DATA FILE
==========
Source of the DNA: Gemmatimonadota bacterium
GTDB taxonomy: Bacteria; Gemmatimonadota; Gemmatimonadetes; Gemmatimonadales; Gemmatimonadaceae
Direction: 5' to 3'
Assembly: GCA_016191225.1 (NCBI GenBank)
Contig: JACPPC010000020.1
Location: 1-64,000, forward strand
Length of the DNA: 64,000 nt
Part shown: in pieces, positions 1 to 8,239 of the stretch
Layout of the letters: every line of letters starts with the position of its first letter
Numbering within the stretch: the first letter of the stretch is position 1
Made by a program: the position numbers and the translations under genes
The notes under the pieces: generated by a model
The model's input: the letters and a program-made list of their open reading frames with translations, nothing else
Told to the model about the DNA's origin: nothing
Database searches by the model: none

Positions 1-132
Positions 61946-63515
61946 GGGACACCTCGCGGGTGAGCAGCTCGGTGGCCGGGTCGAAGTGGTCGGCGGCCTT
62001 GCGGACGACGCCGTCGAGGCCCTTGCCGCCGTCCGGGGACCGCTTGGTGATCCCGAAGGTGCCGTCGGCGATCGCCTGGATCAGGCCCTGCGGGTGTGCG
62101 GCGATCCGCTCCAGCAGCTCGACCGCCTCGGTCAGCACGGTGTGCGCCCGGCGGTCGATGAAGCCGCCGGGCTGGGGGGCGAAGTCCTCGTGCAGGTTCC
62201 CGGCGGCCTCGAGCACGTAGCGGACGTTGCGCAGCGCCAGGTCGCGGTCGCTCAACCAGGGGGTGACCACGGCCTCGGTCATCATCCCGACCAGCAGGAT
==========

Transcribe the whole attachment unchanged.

Source of the DNA: Gemmatimonadota bacterium
GTDB taxonomy: Bacteria; Gemmatimonadota; Gemmatimonadetes; Gemmatimonadales; Gemmatimonadaceae
Direction: 5' to 3'
Assembly: GCA_016191225.1 (NCBI GenBank)
Contig: JACPPC010000020.1
Location: 1-64,000, forward strand
Length of the DNA: 64,000 nt
Part shown: in pieces, positions 1 to 8,239 of the stretch
Layout of the letters: every line of letters starts with the position of its first letter
Numbering within the stretch: the first letter of the stretch is position 1
Made by a program: the position numbers and the translations under genes
The notes under the pieces: generated by a model
The model's input: the letters and a program-made list of their open reading frames with translations, nothing else
Told to the model about the DNA's origin: nothing
Database searches by the model: none

Positions 1-132
Positions 61946-63515
61946 GGGACACCTCGCGGGTGAGCAGCTCGGTGGCCGGGTCGAAGTGGTCGGCGGCCTT
62001 GCGGACGACGCCGTCGAGGCCCTTGCCGCCGTCCGGGGACCGCTTGGTGATCCCGAAGGTGCCGTCGGCGATCGCCTGGATCAGGCCCTGCGGGTGTGCG
62101 GCGATCCGCTCCAGCAGCTCGACCGCCTCGGTCAGCACGGTGTGCGCCCGGCGGTCGATGAAGCCGCCGGGCTGGGGGGCGAAGTCCTCGTGCAGGTTCC
62201 CGGCGGCCTCGAGCACGTAGCGGACGTTGCGCAGCGCCAGGTCGCGGTCGCTCAACCAGGGGGTGACCACGGCCTCGGTCATCATCCCGACCAGCAGGAT